The root of the problem is the main engine breather pipe that comes off
the top of the oil tank; it is routed underneath the main frame cross
tube, then it passes underneath the battery, and curves up into the
catch can.
That very first bend in the pipe is acute, (not a good start) and then
the pipe is forced to dip down under the frame tube and battery.
There in lies the problem; that low point dip in the breather pipe
fills with oil and condensate, eventually blocking up. Slowly it is
pumped up to the catch can, in time the catch can fills with the foul
stuff. Soon all the breather lines are blocked with the excrement, and
then the oil and condensate gloop is forced into the air filter
housing...
A double helping of crap on cold soggy toast for dinner...
:-(

The cure:
Disconnect the main breather pipe completely.
Remove the main breather pipe from off the top of engine, and disconect
it from the catch can.
Turn it around so that the acute bend is no longer attached to the top
of the oil tank. (That end is now going and onto the catch can)
Instead of the breather pipe passing UNDER the frame cross tube, run it
OVER the frame and behind the battery, and back up to the catch can.
Ensure that the pipe has a constant rise in it, No dips of falls.
it will be a 'tight' fit, but it does fit...

That is half the fix.
Now any oil that is carried out from the engine with the crankcase fume
and that passes into the breather pipe is able to drain back into the
oil tank. No longer does it condense in the breather pipe and cause it
to block.

The second part of the fix has two options; one is a factory retro
upgrade for the Drain pipe that runs from the catch can back to the
timing cover.
For the Electra X it involves the fitting of a short Duck Bill breather
INSIDE the timing cover, onto the internal end of the breather pipe.
On the Classis, the upgrade involves a replacement Drain pipe with an
internal Duck Bill installed. Though both are interchangable...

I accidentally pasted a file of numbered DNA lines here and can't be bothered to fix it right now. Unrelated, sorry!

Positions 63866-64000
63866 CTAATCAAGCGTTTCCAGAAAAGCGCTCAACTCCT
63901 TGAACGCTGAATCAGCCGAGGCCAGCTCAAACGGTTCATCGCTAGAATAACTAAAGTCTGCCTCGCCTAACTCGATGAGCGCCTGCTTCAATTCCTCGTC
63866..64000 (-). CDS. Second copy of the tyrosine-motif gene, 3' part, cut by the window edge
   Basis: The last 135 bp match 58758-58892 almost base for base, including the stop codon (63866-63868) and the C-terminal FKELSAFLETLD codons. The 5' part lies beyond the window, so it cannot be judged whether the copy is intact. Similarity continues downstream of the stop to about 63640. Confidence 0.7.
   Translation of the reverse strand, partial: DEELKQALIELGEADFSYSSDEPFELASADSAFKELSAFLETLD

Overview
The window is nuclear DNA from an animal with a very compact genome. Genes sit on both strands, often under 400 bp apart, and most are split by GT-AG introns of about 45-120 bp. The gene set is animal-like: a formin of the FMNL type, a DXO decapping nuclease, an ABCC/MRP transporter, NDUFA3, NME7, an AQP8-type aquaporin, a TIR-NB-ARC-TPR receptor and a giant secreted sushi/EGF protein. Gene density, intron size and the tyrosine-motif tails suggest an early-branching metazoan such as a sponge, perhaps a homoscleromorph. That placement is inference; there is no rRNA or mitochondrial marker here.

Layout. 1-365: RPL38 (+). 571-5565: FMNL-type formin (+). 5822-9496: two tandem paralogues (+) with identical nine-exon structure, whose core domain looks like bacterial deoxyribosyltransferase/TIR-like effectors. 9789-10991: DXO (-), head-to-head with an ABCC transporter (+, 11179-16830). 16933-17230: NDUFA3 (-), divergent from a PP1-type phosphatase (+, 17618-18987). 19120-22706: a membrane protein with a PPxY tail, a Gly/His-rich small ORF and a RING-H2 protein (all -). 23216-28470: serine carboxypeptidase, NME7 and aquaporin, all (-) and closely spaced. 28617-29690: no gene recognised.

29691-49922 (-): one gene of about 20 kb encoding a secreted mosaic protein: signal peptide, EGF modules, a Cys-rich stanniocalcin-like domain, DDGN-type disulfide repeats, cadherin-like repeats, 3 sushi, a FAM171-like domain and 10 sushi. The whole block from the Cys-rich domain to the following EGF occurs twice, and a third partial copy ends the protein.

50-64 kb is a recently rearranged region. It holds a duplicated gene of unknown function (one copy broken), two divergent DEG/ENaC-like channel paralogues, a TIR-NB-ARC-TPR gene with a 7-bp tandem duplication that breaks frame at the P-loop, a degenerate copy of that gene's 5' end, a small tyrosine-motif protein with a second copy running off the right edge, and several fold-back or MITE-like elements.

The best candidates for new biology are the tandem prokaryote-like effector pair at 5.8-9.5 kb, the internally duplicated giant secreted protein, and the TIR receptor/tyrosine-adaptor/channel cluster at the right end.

This stops the engine from venting UP the Drain pipe, but allows for
any Oil that makes its way into the catch can to drain back into the
timing cover.
In reality, with the repositioned main breather pipe as described
above, next to no all whatsoever ever makes into the catch can!

So I prefer to disconnect the catch-can drain line, and blank off the
drain pipe on the fitting at the rear of the timing cover.
I simply run the drain line down to the rear chain, with a duck bill
fitting on the end of it.
Any oil that does get it to the catch-can is used to lube the chain.
Any fume expelled from the motor is still able to be recycled via the
Air-box.

In the case of the Electra X: Also disconnect the vent line from the
catch can that runs to the Primary chain case, and simply run it down
over the rear of the bike behind the gear box.
Block off the connection at the catch-can to maintained a 'Closed
circuit'.

Instant solution to the engine breather problems!
No more condensate build up in the engine or breather lines, no water
retained in the oil tank; clear breather lines at all times, and no
compromise to pollution control.
Takes about 10-15 minutes to do, and minimal cost for a secondary Duck
Bill breather to go on the end of the relocated drain line.

The net result also features in a slight drop in average crankcase
operating pressure. Oil consumption will be minimalised, and the Gloop
that used to be accumulating in the oil is free to be expelled as the
gaseous vapour the system was originally designed to handle.

Well tested and proved to work 100%.

Tim
N.Z."
'07 Classic - Stumpy
'10 C5 Military - Sherman

gapl53

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Re: foamy oil
« Reply #9 on: October 01, 2007, 02:00:07 PM »
I solved the problem on my 2006 Electra-X by removing the hose that ran between the PAV unit and the airbox. I then took the end that was connected two the PAV unit and placed it over the chain and ran the hose back across to the airbox, cut it off to the proper length and reconnected it. It solved all my oil related problems such as leaking at speed and oil consumption, and it keeps the chain lubricated the proper amount where it's not spraying all over the bike.